Statistics released today by the corporation indicate that the top ten most popular programmes make up slightly a quarter of the total consumed via iPlayer, and programmes ranked outside the top 50 account for almost half of the total.
The number of users choosing to stream programmes outnumber those downloading them via the peer-to-peer iPlayer download system by a factor of eight to one.
"We are delighted with the public’s response to the BBC iPlayer," said Ashley Highfield, the BBC's director of future media and technology. "Attracting a million visitors, who’ve accessed over three and a half million programmes, within just two weeks is a wonderful start. Typically, people who use the BBC iPlayer are spending nearly half an hour a day watching streams of their favourite programmes, suggesting that it looks set to revolutionise the way BBC Television programmes are viewed in the UK.
"Significantly, while the BBC iPlayer allows the public to catch up on their favourite mainstream BBC shows, it is also encouraging to see that nearly half of all programmes streamed or downloaded are placed outside the top 50, demonstrating how on demand services can bring niche programming to a wider audience."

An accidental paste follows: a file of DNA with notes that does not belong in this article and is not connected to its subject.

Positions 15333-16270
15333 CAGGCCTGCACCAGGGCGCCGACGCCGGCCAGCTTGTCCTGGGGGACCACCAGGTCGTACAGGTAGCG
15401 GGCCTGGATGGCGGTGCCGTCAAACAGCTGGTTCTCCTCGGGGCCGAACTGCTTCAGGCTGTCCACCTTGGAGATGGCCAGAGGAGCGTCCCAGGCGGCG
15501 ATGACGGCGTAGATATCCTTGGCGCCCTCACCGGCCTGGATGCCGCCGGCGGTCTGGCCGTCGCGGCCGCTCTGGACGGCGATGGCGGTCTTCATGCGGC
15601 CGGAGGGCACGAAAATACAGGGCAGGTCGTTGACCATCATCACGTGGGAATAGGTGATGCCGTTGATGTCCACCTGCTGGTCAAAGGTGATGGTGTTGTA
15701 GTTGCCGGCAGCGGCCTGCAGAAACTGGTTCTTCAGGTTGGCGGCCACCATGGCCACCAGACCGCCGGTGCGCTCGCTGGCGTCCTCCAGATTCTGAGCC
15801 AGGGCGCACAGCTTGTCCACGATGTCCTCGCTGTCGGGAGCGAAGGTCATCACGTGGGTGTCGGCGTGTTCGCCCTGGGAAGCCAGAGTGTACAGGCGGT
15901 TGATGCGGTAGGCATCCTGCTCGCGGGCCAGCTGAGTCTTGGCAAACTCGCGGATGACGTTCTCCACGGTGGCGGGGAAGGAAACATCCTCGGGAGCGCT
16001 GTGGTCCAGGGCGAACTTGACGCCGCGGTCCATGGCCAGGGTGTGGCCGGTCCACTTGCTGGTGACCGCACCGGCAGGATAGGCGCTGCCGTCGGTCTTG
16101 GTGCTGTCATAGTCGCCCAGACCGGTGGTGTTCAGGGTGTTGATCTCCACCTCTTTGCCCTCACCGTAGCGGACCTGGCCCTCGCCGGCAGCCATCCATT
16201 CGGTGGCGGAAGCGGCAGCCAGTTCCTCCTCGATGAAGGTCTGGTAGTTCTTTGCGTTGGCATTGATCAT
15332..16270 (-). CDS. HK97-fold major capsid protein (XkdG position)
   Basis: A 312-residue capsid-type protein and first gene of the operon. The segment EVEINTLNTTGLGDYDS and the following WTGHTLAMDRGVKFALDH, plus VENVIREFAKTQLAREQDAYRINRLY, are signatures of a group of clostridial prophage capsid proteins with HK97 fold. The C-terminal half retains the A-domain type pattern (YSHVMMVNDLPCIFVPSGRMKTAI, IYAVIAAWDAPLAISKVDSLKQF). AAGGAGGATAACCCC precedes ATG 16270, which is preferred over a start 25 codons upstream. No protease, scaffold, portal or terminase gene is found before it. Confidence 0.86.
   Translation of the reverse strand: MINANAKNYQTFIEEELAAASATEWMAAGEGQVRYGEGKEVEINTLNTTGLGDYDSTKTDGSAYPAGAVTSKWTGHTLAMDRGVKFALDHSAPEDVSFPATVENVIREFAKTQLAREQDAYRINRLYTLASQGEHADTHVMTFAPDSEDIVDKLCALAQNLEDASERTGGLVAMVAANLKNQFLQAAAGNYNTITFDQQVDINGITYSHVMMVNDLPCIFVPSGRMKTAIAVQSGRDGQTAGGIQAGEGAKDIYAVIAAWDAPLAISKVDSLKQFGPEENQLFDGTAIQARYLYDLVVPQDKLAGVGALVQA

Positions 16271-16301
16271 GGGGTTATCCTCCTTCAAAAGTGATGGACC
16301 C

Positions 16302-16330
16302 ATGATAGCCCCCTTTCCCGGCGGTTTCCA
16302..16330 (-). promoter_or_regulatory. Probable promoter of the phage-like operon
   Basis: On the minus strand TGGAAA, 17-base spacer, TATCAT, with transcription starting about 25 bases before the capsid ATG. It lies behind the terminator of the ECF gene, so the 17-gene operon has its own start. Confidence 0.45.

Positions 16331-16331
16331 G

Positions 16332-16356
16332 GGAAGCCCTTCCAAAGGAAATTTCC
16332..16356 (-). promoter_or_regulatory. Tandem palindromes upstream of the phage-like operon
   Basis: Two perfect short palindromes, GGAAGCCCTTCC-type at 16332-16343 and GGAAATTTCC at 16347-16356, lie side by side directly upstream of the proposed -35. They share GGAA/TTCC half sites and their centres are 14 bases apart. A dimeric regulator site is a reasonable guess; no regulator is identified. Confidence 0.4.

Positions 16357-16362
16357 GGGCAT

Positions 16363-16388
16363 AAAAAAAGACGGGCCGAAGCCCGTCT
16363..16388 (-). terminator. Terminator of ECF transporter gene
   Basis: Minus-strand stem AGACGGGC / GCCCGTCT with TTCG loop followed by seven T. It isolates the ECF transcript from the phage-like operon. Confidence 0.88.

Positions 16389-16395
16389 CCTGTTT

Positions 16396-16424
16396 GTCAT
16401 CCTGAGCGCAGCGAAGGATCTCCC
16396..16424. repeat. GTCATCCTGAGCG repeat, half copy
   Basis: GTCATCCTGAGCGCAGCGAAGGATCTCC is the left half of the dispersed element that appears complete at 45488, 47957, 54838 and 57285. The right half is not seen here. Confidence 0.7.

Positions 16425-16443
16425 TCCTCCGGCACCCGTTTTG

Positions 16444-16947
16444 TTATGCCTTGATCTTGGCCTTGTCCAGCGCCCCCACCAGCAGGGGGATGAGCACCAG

From Christmas Day to Monday, January 7, the top ten streamed programmes were: Doctor Who Christmas Special (broadcast December 25); Extras Christmas Special (broadcast December 27); Top Gear (broadcast December 23); The Catherine Tate Christmas Show (broadcast December 25); EastEnders (broadcast December 25); EastEnders (broadcast January 1); Sense and Sensibility (broadcast January 1); Robin Hood (broadcast December 29); EastEnders (broadcast December 31); and The Best of Top Gear (broadcast January 1).
During the period over 1m visitors used iPlayer, far over the original aim of 500,000 by April.
BBC Vision director Jana Bennett said: "It is brilliant to see how audiences have enjoyed BBC programming across all platforms this Christmas. The iPlayer is a wonderful present, offering viewers the opportunity to catch up whenever they want."